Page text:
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SLAMのためのカメラキャリブレーション(2/3)

Updated: Jul 23, 2019


Kudanが提供するKudanSLAMに代表されるSLAM (Simultaneous Localisation and Mapping)技術のためのカメラキャリブレーションについて概説します。



前回の記事:SLAMのためのカメラキャリブレーション(1/3)



Approaches and tips for calibration


The quality of the calibration has important consequences on the quality of SLAM or other vision algorithms, so we present some basic approaches and tips for correct calibrations.


Selecting the chessboard


Calibration depends on the properties of the known calibration object. While other objects are possible, we use and recommend calibration via chessboard plate. Calibration software detects internal corners of the chessboard patterns, and then uses their detected position to calibrate the camera by assuming the following facts:

  • The calibration plate is perfectly flat.

  • The internal corners form a regular grid, that is the points in a row or column are straight and evenly spaced.

It’s thus important that our calibration plate is as flat as possible, and that the print quality is high: smudged corners or non-regular aspect ratios will introduce errors in the calibration. It is also important than the print is high contrast and preferably not reflective, to facilitate the corner-detection component of the software. It’s also important to have some white border around the print, in order to minimise mis-detection of the internal corners.


The size and number of squares depends on the camera rig that has to be calibrated:

  • A bigger board is best suited for short focal length lenses when calibrating intrinsics and for wider stereo baselines when calibrating extrinsics.

  • A smaller board is best suited for long focal length lenses when calibrating intrinsics and for shorter stereo baselines when calibrating extrinsics.

  • For a given size, smaller chessboard squares, that is more dense internal corners improve accuracy but are more difficult to detect correctly.

  • For a given size, bigger chessboard squares, that is more sparse internal corners are easier to detect but might result in less accurate calibration.

For practical purposes, at Kudan we use three chessboard sizes depending on the rig, there is overlap between the usability of different chessboard sizes, it is not an hard threshold.


Big chessboard size [pdf]:

  • Print size: A2

  • Overall board size: 500 x 674 mm

  • Number of squares: 22 x 15

  • Number of internal corners: 21 x 14

  • Square size: 25.5 mm

  • We tend to use this size when the lens and sensor combination results in an horizontal field of view of 80° or more, and/or when our stereo baseline is over 20 cm

Medium chessboard size [pdf]:

  • Print size: A3

  • Overall board size: 377 x 500 mm

  • Number of squares: 16 x 11

  • Number of internal corners: 15 x 10

  • Square size: 25.5 mm

  • We tend to use this size when the lens and sensor combination results in an horizontal field of view between 70° or and 100°, and/or when our stereo baseline is between 10 cm and 40 cm

Small chessboard size [pdf]:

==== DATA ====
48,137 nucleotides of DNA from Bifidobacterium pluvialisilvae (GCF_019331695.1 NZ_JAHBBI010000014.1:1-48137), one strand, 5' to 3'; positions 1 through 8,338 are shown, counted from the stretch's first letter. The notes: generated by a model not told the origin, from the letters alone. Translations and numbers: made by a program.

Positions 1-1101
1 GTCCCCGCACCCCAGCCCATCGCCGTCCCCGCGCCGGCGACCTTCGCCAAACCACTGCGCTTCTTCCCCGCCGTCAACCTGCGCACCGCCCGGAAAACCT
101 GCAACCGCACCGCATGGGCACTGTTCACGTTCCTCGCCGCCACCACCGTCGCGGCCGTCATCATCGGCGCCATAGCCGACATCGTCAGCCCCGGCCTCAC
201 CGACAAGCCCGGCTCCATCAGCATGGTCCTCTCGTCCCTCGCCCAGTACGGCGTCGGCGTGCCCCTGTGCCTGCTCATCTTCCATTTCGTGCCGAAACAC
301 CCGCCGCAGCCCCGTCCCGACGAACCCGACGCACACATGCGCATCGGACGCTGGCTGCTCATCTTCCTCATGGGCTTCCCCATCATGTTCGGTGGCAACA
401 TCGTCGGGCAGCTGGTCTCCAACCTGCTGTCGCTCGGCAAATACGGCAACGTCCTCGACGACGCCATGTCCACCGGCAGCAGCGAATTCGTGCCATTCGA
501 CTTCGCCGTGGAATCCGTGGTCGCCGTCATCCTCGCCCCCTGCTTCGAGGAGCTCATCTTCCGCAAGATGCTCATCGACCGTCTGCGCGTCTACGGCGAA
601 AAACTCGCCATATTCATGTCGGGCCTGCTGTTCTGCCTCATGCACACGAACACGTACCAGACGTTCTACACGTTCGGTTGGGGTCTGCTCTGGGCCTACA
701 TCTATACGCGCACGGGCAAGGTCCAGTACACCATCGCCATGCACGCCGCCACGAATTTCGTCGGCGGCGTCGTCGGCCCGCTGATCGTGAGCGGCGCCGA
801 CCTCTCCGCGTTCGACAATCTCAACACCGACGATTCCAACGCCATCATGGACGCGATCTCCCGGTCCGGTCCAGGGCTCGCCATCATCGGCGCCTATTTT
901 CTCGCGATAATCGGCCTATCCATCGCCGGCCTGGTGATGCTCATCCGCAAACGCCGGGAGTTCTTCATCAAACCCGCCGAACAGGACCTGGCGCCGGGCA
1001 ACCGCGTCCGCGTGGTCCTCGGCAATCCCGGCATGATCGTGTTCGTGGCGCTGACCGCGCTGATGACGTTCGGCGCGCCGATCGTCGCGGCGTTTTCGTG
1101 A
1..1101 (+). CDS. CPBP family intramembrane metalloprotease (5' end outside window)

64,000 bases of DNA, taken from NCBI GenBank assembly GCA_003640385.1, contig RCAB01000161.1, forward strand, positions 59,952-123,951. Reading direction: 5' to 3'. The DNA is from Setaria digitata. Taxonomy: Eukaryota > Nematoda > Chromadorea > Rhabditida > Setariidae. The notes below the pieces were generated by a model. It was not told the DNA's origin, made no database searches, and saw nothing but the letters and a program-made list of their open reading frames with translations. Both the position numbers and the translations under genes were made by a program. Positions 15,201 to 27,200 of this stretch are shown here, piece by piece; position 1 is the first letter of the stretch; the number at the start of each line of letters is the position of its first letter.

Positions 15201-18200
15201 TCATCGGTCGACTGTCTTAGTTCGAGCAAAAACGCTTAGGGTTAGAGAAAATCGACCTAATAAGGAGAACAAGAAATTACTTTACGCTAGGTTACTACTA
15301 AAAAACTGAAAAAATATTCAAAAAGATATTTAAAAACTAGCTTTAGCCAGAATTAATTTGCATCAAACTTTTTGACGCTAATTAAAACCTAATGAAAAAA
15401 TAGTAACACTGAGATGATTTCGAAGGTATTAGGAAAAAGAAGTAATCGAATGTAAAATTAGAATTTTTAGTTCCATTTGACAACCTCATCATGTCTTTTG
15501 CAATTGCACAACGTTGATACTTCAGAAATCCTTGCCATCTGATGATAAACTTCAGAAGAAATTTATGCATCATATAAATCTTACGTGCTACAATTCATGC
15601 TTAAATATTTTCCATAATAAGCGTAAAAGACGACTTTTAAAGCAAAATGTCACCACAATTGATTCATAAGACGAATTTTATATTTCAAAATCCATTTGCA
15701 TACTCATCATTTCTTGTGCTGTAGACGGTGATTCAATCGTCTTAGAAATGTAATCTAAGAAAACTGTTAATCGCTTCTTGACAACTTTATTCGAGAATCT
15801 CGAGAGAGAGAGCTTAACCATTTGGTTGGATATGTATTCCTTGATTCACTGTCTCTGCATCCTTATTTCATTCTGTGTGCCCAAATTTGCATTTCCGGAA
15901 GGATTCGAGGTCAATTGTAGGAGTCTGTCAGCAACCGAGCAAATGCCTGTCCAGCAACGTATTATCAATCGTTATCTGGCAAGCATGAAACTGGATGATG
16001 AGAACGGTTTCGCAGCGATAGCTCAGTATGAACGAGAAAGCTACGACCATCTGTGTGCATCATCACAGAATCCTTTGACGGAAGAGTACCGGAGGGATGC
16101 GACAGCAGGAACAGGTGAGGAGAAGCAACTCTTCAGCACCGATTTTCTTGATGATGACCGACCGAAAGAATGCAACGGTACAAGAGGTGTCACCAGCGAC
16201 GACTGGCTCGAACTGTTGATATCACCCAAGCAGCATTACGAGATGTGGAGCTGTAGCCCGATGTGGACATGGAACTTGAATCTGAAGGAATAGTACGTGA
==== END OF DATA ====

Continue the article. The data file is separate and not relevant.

• Print size: A4

  • Overall board size: 290 x 377 mm

  • Number of squares: 16 x 11

  • Number of internal corners: 15 x 10

  • Square size: 18.0 mm

  • We tend to use this size when the lens and sensor combination results in an horizontal field of view of 80° or less, and/or when our stereo baseline is under 30 cm


Calibrating camera intrinsics


When calibrating a camera, other than basic care in things like using proper exposure and focus settings, there are two aspects specific to camera intrinsics that we want to take into consideration:

  • Coverage of the field of view

  • Presence of some parallax in the views

The first image we take tries to encompass as much as possible of the internal chessboard corners in the view:

This helps getting overall coverage of the field of view.


After taking the central view, we want to make sure we cover all the sides and we want to introduce parallax, so for each image side we take an image that has the internal chessboard corners as close as possible to the side and slant the chessboard away from the center of the image:

The angle of the chessboard doesn’t need to be extreme for this.


The same approach can be repeated for the corners of the image to ensure a thorough coverage of the image and of parallax angles:

Like before, for each image corner it’s preferable to put the corresponding internal chessboard corner as close as possible to it and then slant the chessboard away from there, again there is no need for extreme angles.


Once those basic views are covered, it is possible to take more pictures if desired, but care should be taken in not replicating the same view more than once to not influence negatively the quality estimation of the calibration procedure. When calibrating stereo rigs, the images captured during the extrinsics calibration can be also used for intrinsics as a source of additional information.


Adding more diverse views increases accuracy, but also increases computation time and the probability of an internal chessboard corner to not be properly detected. Care should be taken in checking that those corners (red in the pictures) are detected properly because otherwise calibration can fail.


Intrinsics calibration routines usually provide average RMS error estimate for the results. In general, lower numbers are better, and having an average error of more than one pixel is a sign that something went wrong. Usually the cause of wrongness is in some mis-detection of internal chessboard corners.



Next:SLAMのためのカメラキャリブレーション(3/3)


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